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Varchild2008 (84.54)

FIRE your worthless Financial Advisor...they all stink



April 12, 2009 – Comments (5)

So, I hired a Financial Advisor for the purposes of:

A)  Learning about investment strategies in the equities market such as Options trading.

B)  Learning about other asset classes and best times to buy, hold, sell them.

C)  ROTH IRAs versus Traditional IRAs and what they recommended I invest in to diversify my portfolio.

D)  Other various topics.

Instead... What I get is

A) A recommendation to change my Car Insurance company to "Citizens Insurance."  ????  I never heard of Citizen's insurance and the company I have (AAA) is far more reputable.  I went and did the homework before agreeing to switch and discovered Citizen's to be an absolute RIP OFF!!!

AAA was charging me at such a low, low, amounted to a savings of more than $300 versus Citizen's Car Insurance.

B)  The investment guy said he does investment advice....but I've yet to get any real advice out of him or anyone for that matter even after handing in my list of topics I was eager to learn something about.

C)  I'm given some mutual funds out of 1 Fund Family and told "This is the Newest, Greatest, Thing, Since Sliced Bread."  Didn't take long before discovering how much of an abject disaster putting my money into those Mutual Funds would cause me....  They  were all invested in various percentages of Everything.

And I voiced my concerns that the mutual funds have absolutely no real focus.  No real strategy.  The Percentages never fluctuate during times when any of the asset classes are over inflated or under inflated.  Instead you are stuck....

What do I get?  Some quick, slick, lecture about Harry Markowitz.....

So? I go and do some quick research on this Harry R. Markowitz fella and it basically confirms my fears are justified with these mutual funds.

Harry is a Nobel Prize Winning Mathematician / Scientist who discovered that there is a  point at which one's portfolio can not be any more efficient.....  This point is where if you increase your diversification, you do not lower your risk/reward ratio.... If you decrease your diversification, you are increasing your risk.

The idea was to find that healthy balance.... And you can't find that healthy balance in a Mutual Fund that invests in chunks Everything.

In Short.... Financial Advisory Companys are absolute Waste of Money and I am definitely NOT renewing my contract. 

I'd pay TWICE the price easily that I paid for the service if I actually had a Financial Advisory company that actually advised.  But, apparently.... They don't exist.  So....Don't bother looking!

The Moral of the story.. is the best Financial Advisor you can find around... is yourself!

5 Comments – Post Your Own

#1) On April 12, 2009 at 10:21 PM, russiangambit (28.89) wrote:

Markowitz is the market efficiency guy I think. Gone through all that in business school , all forgotten now as it doesn't apply in the real world.

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#2) On April 12, 2009 at 10:28 PM, Varchild2008 (84.54) wrote:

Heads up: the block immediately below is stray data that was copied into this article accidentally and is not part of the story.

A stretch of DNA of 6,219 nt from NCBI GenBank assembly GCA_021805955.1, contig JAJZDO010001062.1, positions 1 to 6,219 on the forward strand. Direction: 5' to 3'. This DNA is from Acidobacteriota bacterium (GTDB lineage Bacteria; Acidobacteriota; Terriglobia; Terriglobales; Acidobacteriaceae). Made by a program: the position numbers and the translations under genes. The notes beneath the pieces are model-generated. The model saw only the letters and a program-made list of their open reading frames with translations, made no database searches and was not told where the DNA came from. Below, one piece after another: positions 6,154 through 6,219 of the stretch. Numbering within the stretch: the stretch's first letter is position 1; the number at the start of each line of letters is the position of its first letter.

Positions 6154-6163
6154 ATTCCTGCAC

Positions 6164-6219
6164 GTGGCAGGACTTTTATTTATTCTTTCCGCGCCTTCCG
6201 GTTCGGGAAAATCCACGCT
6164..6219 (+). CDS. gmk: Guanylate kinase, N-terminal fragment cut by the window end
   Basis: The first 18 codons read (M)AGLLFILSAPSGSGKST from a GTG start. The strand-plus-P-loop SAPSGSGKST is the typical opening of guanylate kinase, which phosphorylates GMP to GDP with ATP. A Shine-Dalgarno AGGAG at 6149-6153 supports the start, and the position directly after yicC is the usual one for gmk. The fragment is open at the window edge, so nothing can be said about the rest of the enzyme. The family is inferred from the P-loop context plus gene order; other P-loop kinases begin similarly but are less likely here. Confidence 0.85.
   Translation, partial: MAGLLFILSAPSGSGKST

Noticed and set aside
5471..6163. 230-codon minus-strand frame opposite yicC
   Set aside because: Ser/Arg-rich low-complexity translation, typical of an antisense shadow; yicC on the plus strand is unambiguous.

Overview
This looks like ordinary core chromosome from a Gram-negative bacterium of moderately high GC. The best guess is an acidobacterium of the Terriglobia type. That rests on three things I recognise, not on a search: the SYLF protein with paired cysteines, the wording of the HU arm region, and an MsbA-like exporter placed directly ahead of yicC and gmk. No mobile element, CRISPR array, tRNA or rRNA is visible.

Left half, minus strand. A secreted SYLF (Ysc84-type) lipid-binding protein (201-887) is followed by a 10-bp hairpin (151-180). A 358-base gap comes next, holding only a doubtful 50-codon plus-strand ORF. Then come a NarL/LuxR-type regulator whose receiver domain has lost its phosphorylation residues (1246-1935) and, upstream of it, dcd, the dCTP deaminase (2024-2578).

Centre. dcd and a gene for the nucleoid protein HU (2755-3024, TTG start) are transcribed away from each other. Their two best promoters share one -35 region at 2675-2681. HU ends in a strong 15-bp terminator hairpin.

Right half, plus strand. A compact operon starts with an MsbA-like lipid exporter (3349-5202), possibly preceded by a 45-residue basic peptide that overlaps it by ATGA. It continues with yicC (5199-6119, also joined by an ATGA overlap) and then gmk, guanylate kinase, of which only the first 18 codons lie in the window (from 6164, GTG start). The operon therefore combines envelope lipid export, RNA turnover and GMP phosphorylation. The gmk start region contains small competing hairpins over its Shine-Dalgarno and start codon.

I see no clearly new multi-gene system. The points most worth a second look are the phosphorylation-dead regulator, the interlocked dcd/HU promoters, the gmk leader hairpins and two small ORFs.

Yea no kidding... The real world works in extremes.... Some things are extremely disliked and yield low percentage returns... and then later on the pendulum swings and the low yielding asset class begins to yield rates way above its average.

Given the wild swings in just Precious Metals.. It is silly to not have the ability to self-direct my exposure to 1 asset class versus another....

I'd want to lower my percentage from Gold when I see it is at $1,000 an once.  And increase it as it goes to $850 an once.

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#3) On April 12, 2009 at 11:38 PM, checklist34 (98.73) wrote:

My advisor is in Mensa, and I call him 3 times a day to discuss some stock or what he thinks the direction of the market is going to be. 

In very early march he strongly advocated the probability of "one hell of a rally before St. Patty's day", which encouraged me to add to long positions and not sell anything. 

Sometimes he's wrong, sometimes he's right, he's usually good for playing devils advocate when I get excited about something and declare that I'm going all in. 

Good advice is good, and the key to recognizing (just my opinion born of experience) good advisors is that they don't claim to KNOW whats coming, they offer thoughts, opinions, and qualify them as such.  Nobody knows, and its a good filter for honesty to look for people who realize they don't know.

good luck varchild!

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#4) On April 12, 2009 at 11:52 PM, arboretum (28.07) wrote:

There may be good advisors out there, but not convinced MENSA membership is good or even desirable. My highly paid advisor (at newly-unfashionable Wall St. two-name firm) was fine in the uptimes but had no idea how to deal with the last year. He TALKED ME OUT of going to cash in July. And I TOOK HIS ADVICE. Never again.

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#5) On April 13, 2009 at 10:10 AM, Bupp (28.00) wrote:


 Did the advisor have you fill out any Know Your Client forms?  Seems like he is a shitty salesman if you wanted high risk exciting bet the farm type advice and he was giving you boring old index funds.


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